What to Expect
After Title IX staff receive a report, they will promptly begin a process to address the concern. Below is a step-by-step description of what happens next. More detailed information about each step can be found in the flowchart: What Happens When An Incident is Reported (pdf, html, or Word doc).
Title IX staff will contact you to schedule a meeting to discuss the incident or concern, as well as your desired next steps.
2. Assessment and Supportive Resources
Title IX staff will conduct an initial assessment to understand your desired outcome. Together, you will discuss what sorts of supportive measures you need, such as academic accommodations, changes to living arrangements, a no-contact order, or changes to work schedule. Arranging supportive measures does not require other parties to be involved.
Once supportive measures are arranged, Title IX staff will discuss different options you may pursue. This could involve an informal resolution—such as training, informational meetings, or education—with the accused. There could also be mediation, which requires all parties to agree to the terms. The matter may proceed to an investigation.
If you don’t wish to move forward, or if there isn’t enough information to conduct an investigation, the matter may be closed.
3. Formal Investigation
If the matter proceeds to a formal investigation, an investigator in the Office of Equal Opportunity and Access will interview all parties involved. The investigator will gather evidence from all parties and interview witnesses the parties have identified. All parties will have an opportunity to review the evidence submitted. The investigator will prepare a draft investigative report summarizing the relevant evidence, which will be shared with all parties to review and provide a written response. The investigator will then issue a final investigative report to all parties. A hearing will be scheduled at least 10 days later.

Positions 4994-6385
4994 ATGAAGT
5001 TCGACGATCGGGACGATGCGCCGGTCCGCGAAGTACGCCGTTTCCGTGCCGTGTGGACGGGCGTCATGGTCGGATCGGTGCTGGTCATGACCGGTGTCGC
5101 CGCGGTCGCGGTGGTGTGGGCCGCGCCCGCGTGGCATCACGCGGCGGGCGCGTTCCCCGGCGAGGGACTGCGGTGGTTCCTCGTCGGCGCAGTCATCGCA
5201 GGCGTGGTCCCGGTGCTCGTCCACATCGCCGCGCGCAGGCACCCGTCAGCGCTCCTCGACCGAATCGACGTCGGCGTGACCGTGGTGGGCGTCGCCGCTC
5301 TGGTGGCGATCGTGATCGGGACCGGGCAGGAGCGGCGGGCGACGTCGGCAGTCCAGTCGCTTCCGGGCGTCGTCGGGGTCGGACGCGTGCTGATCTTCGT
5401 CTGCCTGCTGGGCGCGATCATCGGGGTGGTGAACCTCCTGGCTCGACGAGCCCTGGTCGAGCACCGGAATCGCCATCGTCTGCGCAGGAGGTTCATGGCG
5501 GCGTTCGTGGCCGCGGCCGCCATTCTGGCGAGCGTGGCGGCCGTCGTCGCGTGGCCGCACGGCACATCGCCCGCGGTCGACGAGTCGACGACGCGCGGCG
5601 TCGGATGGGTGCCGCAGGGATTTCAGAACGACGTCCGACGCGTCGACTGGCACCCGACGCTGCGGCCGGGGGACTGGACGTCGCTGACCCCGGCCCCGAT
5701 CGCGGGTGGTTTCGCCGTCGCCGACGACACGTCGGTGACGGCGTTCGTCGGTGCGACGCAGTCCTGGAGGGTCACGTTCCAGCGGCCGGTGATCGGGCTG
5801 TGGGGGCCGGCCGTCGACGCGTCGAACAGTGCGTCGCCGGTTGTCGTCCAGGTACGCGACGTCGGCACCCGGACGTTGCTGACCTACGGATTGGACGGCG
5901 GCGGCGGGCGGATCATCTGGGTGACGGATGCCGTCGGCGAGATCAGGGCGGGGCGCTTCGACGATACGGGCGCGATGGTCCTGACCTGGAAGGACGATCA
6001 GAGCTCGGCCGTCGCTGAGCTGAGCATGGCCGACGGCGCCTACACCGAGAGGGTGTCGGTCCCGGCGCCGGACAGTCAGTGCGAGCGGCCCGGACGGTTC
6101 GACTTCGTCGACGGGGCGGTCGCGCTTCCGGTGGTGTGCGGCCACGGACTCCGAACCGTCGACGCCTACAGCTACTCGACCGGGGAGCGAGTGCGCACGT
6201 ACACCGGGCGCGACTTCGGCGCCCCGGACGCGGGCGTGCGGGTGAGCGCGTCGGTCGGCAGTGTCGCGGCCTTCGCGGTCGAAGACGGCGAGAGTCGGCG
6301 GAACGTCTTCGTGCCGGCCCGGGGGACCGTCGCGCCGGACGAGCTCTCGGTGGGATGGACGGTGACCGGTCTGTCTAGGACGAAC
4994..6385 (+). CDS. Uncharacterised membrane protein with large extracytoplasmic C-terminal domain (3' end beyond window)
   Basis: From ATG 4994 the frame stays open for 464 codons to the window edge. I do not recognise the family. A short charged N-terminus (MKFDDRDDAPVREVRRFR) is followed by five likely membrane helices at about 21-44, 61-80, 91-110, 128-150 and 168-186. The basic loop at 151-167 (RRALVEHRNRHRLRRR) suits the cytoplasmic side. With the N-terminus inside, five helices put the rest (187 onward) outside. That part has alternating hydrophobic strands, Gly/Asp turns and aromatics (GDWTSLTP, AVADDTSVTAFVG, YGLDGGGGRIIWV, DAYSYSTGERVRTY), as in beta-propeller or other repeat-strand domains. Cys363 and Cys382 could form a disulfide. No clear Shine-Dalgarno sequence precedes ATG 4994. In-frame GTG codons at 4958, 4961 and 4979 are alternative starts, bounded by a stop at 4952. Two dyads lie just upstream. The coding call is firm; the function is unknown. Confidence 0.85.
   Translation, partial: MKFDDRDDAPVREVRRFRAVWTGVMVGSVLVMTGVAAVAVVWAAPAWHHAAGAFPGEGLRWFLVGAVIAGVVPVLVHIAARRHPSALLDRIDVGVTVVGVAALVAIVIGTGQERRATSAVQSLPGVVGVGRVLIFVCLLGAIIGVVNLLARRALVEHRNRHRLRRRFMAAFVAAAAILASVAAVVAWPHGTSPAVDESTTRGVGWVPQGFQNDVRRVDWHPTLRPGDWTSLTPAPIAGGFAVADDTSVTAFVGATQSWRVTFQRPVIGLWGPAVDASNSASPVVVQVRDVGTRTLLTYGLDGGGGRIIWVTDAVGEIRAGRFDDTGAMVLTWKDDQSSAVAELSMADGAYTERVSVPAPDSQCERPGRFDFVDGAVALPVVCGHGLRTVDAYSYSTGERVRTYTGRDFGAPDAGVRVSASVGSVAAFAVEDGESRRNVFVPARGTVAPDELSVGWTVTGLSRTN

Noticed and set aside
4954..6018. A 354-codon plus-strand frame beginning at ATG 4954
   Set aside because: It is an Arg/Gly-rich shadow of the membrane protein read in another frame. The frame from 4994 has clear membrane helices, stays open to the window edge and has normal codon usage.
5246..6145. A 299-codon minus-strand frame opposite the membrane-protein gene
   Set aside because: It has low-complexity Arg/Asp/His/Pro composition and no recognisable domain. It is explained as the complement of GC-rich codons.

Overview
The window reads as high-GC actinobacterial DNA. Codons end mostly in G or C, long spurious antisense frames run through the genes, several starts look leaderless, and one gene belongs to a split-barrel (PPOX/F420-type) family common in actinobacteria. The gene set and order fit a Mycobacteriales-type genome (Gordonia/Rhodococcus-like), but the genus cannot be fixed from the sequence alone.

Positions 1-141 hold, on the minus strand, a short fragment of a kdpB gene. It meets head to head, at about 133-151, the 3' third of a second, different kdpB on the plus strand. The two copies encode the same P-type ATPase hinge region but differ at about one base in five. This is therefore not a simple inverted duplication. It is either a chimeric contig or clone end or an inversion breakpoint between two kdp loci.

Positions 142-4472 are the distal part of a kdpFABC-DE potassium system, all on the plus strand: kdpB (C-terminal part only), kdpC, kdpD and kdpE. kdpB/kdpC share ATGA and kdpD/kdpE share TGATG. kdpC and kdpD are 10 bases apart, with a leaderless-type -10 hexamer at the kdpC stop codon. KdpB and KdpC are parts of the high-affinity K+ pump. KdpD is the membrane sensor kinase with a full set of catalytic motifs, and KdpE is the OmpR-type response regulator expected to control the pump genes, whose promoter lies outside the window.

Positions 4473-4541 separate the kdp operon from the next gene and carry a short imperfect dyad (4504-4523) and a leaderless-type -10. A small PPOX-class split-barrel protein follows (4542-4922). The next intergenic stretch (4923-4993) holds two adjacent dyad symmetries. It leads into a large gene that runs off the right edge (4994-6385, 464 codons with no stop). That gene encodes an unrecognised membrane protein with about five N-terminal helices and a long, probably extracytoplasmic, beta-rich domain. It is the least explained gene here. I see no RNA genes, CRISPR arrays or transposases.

A Hearing Panel will have at least three diverse and representative hearing officers. During the hearing process, all parties have the right to be represented by an advisor. They can choose to be physically present or to participate virtually with technology enabling participants to see and hear each other simultaneously.
All parties will have the opportunity to present their positions to the panel. In making a determination of responsibility, the panel can only rely on whatever relevant evidence is available through the investigation and presented in the hearing.
The panel will issue a written determination of responsibility based upon the preponderance of the evidence standard (proof that there is a greater than 50 percent chance that the allegation is true), including any disciplinary sanctions that are imposed on a respondent.
All parties have the right to appeal a determination of responsibility (within 10 days of receiving the hearing panel’s determination). Appeals are heard by an appeals panel. Appeals are confined to a review of the record and must state the basis for the appeal and include all relevant information to support the appeal.
See more details on the Title IX process.